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FUMARE

Law, culture, and Catholicism...up in smoke!

Tuesday, October 04, 2005

AND IN OTHER NEWS: Federalism. Statutory Construction. Autonomy and the "Right to Die."

It's cold in hell these days. And the latest reason has nothing to do with SCOTUS nominees or rogue law school directors. Rather, that snowball rolling around down there owes its existence to the one-day love-fest liberals will be having tomorrow with the idea of states' rights. [cf. this article by liberal activist, er, law professor Erwin Chemerinsky]

Tomorrow, Wednesday 10/5/05, the Supreme Court will hear oral arguments in what amounts to the first Culture of Death case of the term: Gonzales v. Oregon (f/k/a/ Oregon v. Ashcroft). [For a fairly-balanced overview of the case, with links to the briefs, click here.] Wading through arguments about personal autonomy and the "right to die," the Court will decide whether a state (Oregon) has the authority to carve out an exception to a federal law (the Controlled Substances Act) for itself in order to enact a state law allowing the prescription of lethal doses of barbituates for those determined to kill themselves.

Little will likely be said about the substance of the Oregon Death With Dignity Act, beyond the arguments by the parties that the Ashcroft Directive in question either will or will not serve to gut the Act. The United States will argue (insincerely) that even if Oregon is prevented from allowing the misuse of certain prescription drugs due to the CSA, there will be all sorts of other pills doctors can over-prescribe in order to kill their patients. ("Mabel, be a dear and bring over those bottles of Viagra....") Oregon will argue (even more insincerely) that unless its doctors are allowed to violate the CSA, its depressed citizens will have no means of killing themselves and will be forced to live. Egad.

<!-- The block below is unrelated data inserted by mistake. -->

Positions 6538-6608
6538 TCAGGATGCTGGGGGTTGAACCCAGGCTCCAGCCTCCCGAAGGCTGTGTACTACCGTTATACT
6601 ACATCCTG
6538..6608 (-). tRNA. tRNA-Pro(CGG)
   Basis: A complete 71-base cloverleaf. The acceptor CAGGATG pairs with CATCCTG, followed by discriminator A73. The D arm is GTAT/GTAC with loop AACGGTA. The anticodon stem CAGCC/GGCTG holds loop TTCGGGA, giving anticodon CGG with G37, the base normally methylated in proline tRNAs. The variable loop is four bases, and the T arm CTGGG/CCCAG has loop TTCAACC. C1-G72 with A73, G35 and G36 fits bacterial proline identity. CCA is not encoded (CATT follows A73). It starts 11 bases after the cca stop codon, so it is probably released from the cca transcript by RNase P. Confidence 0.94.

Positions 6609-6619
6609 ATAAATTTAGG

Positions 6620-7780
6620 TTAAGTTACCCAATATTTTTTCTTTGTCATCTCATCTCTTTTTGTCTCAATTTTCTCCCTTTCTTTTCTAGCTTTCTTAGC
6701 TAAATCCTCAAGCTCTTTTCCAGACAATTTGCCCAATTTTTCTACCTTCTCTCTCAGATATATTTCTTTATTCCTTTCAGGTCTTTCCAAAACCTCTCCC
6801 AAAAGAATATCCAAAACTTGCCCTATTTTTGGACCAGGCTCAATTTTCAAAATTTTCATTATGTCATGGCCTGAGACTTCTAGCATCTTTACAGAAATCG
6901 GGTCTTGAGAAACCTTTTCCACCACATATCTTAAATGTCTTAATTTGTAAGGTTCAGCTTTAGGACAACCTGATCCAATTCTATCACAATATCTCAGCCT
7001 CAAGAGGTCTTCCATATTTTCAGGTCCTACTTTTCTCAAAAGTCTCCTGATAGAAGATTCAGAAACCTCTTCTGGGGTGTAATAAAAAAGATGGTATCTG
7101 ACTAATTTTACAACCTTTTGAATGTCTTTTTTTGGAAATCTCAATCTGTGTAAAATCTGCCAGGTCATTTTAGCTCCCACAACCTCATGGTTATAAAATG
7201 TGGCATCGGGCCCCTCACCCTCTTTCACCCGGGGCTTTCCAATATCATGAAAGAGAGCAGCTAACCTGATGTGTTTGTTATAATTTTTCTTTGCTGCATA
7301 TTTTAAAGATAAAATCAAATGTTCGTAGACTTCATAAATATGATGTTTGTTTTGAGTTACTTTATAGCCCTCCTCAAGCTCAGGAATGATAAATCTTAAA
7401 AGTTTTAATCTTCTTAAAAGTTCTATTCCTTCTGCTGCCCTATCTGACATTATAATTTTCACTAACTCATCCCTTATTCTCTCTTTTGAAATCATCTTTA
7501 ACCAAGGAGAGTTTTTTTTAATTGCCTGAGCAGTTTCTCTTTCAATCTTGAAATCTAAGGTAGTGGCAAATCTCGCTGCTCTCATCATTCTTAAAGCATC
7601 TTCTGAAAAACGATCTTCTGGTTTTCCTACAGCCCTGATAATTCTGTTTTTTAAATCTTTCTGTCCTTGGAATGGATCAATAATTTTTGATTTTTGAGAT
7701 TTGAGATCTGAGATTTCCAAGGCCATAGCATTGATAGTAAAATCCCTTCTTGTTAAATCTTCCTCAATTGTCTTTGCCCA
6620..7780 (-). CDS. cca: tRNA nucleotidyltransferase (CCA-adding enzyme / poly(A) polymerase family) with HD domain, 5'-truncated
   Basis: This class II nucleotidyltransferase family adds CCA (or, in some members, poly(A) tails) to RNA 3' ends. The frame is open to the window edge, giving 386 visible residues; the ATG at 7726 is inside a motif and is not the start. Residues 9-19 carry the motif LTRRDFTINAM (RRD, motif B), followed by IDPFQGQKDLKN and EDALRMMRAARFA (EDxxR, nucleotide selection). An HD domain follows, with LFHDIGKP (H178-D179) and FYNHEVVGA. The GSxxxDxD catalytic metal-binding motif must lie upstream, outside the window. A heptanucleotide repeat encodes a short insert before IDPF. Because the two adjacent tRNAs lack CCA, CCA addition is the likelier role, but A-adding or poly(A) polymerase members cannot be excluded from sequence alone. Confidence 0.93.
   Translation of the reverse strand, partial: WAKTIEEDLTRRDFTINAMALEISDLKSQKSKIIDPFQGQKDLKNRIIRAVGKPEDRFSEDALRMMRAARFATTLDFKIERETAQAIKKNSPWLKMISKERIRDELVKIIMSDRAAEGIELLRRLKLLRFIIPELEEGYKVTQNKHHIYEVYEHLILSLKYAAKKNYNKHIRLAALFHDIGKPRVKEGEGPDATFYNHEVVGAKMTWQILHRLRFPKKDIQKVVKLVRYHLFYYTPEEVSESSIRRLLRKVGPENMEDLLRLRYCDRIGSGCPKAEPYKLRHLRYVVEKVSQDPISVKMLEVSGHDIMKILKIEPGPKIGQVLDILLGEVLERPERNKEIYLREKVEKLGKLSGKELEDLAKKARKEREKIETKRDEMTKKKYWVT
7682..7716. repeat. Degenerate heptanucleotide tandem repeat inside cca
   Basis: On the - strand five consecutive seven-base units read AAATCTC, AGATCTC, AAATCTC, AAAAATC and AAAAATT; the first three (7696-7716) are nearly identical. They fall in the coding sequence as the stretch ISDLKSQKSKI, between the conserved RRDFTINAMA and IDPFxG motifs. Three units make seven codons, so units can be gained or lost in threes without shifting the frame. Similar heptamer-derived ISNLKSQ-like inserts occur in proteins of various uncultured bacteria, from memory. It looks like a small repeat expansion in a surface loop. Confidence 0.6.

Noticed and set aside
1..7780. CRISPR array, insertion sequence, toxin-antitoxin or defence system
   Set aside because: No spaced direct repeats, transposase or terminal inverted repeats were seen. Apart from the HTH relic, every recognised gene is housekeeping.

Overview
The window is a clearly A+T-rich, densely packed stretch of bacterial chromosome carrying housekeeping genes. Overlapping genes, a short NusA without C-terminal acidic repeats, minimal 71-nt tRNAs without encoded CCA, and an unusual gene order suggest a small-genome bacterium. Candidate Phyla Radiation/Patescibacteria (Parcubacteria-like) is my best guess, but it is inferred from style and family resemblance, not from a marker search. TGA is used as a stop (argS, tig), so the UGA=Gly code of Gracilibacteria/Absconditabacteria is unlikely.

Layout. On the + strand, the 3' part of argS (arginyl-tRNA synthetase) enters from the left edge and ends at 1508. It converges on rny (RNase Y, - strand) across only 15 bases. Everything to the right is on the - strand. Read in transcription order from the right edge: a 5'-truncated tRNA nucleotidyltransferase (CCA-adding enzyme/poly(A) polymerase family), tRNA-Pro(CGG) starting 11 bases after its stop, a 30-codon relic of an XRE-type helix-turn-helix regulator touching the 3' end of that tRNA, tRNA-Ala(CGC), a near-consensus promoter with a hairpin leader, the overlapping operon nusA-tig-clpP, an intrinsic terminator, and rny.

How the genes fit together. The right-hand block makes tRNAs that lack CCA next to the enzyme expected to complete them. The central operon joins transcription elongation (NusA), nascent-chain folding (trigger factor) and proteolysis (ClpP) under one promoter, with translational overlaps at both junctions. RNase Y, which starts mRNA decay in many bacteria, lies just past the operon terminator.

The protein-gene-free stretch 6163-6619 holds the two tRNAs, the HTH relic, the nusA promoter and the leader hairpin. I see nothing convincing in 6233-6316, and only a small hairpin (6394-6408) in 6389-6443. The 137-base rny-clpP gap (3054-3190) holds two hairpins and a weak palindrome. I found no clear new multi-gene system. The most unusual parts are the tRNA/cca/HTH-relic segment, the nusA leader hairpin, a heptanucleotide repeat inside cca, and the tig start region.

And while Oregon's attorneys try valliantly to argue that this case isn't about controlled substances (federal issue) but the practice of medicine (state issue), it's unlikely that anyone will make this rather obvious point: the Oregon DWDA is intended to kill people. It's not medicine, folks, and for those who care it also does not meet the criteria for a just law under Thomas' definition.

So while the left changes colors for the day and demands "states' rights" in order to fit its particular agenda of unfettered autonomy -- damn the consequences -- just remember that this is not a case in which the federal government has usurped a state right. To the extent the CSA is valid federal law (and while the Cato folks will tell you that's anything but settled, this is not an issue before the Court tomorrow), the Ashcroft Directive is necessary...and proper...to prevent abuse.

And in the "why does this matter anyway" column, here's a thought: why is it that in one of our states a person who suffers from a terminal illness, or one who suffers pain on a chronic basis, and who perhaps goes through a phase of depression, is "assisted" in killing himself or herself? In Michigan, a doctor who did this is sitting in prision creating bad art...but in Oregon this same doctor would be celebrated as a champion of autonomy. Why is it that in 49 states, the sick person on the ledge is encouraged -- begged -- to come down and save himself, but in one state he's encouraged to jump? Oh, and he's given a doctor to help push (and to ensure that the death is about as protracted, inhumane, and generally undignified as possible)?

I don't have answers to this one, other than to ask that those reading this renew their committment to upholding the value of every human life, regardless of stage or state. Even if that state is a bowl of granola like Oregon.

[Here is additional information from the good guys and some other good guys and (equal time and all) the bad guys.]

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